The UWaterloo Arts Online magazine has published an article on English 408C, The Rhetoric of Digital Design, featuring interviews with students–some of whom definitely panicked when they saw the syllabus! Read on to hear what they have to say.–JLH
English 408C, The Rhetoric of Digital Design
The University of Waterloo is known for its innovation. But, when a group Arts students sat down for their first lecture in the English course The Rhetoric of Digital Design, the last thing they expected to hear was that they’d be building, coding, and using microcontrollers to create an ‘object to think with.’
Maker culture is a trend that is exploding into the mainstream with maker faires, spaces, and workshops. It’s also at the heart of this 400-level course. A maker is described as someone who makes or produces something and maker culture is an extension of the DIY phenomenon with a particular focus on technology.
Course professor Marcel O’Gorman takes a unique, experiential approach to academics, working heavily with the UW English Department’s graduate program in Experiential Digital Media. Along with Dr. O’Gorman (or Marcel as he prefers his students to call him), students work with Dr. Nicholas Balasis, a postdoctoral fellow with the Critical Media Lab – an area focused on research in the digital realm and how technology impacts the human condition.
When I first started this course I wasn’t sure it was for me. I was confused about how it related to digital design and I was expecting to use design software like Adobe Creative Suite, which wasn’t the case at all. This class has become much more challenging than I had ever expected, in a good way! Getting hands on and learning through experiences and processes has always been what makes learning fun and engaging for me. – Victoria, 4A, Speech Communication
While the course may not have been exactly what students were expecting when they arrived in the classroom on that first day, most agree that while unexpected, the challenges and critical thinking components are what make the class unique. The course focuses on digital design in a much broader sense than the course description would suggest. Students are asked to use an Arduino microcontroller (a tiny computer often used in DIY projects) and various DIY websites to make an electronic device. Then, students are asked to transform the device, using the course readings as a guide to bring conversation to the devices they created, while blogging about their experiences along the way.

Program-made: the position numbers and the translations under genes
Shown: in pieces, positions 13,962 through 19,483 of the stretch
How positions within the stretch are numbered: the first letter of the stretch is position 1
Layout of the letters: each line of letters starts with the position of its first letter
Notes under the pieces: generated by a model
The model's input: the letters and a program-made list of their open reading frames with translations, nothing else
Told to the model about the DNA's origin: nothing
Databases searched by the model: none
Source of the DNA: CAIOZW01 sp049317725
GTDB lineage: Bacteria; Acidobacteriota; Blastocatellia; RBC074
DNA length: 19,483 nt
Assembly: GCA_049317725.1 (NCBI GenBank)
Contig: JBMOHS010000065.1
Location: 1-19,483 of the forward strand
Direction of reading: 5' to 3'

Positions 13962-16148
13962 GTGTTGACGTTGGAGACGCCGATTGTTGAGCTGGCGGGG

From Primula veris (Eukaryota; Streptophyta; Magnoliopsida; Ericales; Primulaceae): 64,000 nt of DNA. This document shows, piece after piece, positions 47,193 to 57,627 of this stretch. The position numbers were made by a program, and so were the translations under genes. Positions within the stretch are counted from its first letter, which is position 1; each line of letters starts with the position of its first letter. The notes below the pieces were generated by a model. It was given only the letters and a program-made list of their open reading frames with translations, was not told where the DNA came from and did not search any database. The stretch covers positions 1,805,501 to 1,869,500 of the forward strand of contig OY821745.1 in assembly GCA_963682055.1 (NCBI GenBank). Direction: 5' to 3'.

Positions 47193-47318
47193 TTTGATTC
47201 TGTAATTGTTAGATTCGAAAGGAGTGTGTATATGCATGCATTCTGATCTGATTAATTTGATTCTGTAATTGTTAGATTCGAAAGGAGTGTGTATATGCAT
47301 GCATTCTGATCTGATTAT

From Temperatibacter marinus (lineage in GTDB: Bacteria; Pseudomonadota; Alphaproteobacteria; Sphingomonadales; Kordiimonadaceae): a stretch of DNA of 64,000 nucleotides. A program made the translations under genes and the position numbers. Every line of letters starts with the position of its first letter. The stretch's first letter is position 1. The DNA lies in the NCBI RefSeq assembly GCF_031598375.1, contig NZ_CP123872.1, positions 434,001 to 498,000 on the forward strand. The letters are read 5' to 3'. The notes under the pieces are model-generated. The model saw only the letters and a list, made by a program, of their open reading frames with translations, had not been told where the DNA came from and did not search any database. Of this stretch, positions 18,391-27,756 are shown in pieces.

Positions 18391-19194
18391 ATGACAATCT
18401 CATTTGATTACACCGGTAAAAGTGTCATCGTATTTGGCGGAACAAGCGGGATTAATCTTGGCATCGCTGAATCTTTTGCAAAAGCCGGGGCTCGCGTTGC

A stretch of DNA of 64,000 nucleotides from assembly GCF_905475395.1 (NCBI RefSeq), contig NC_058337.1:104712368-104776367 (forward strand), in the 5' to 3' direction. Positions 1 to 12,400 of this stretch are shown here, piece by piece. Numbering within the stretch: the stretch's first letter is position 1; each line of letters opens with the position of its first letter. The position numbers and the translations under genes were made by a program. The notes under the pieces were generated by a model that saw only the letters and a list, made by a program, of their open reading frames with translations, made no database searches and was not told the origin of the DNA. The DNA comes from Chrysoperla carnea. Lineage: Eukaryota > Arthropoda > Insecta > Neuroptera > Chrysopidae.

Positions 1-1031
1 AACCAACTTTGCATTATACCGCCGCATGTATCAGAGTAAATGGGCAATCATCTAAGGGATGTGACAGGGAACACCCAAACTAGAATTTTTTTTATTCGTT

I remember reading the syllabus and getting this instant feeling of “how am I going to pull this off?” I’m not a blogger – I’ve tried four times to start my own blog and it’s never worked out! I definitely don’t know how to code and I’ve never touched any hardware materials in my life. Right off the bat, I genuinely felt challenged and, because I decided to take on the challenge, I’ve learned a lot about myself and gained some cool skills along the way. – Chinye, 4A, English Rhetoric and Professional Writing
Theory and history come into play as well. Students read and discuss topics surrounding maker culture dating back to the Industrial Revolution and apply these topics to their design projects, while challenging what it truly means to be a maker or designer.
I think the biggest take away for me is that we, as Arts students, can “play” with technology in a more active way, as opposed to being a passive user, and really be able to engage with technology in a way that we are unable to in other courses. – Airlie, Rhetoric and Communication Design, Graduate Student
To learn more about the maker movement, check out Make Magazine, or visit the Kitchener-Waterloo Kwartzlab website to see a maker space in action.
Story by Guest Writer: Victoria Stacey
Image Credit: Etsy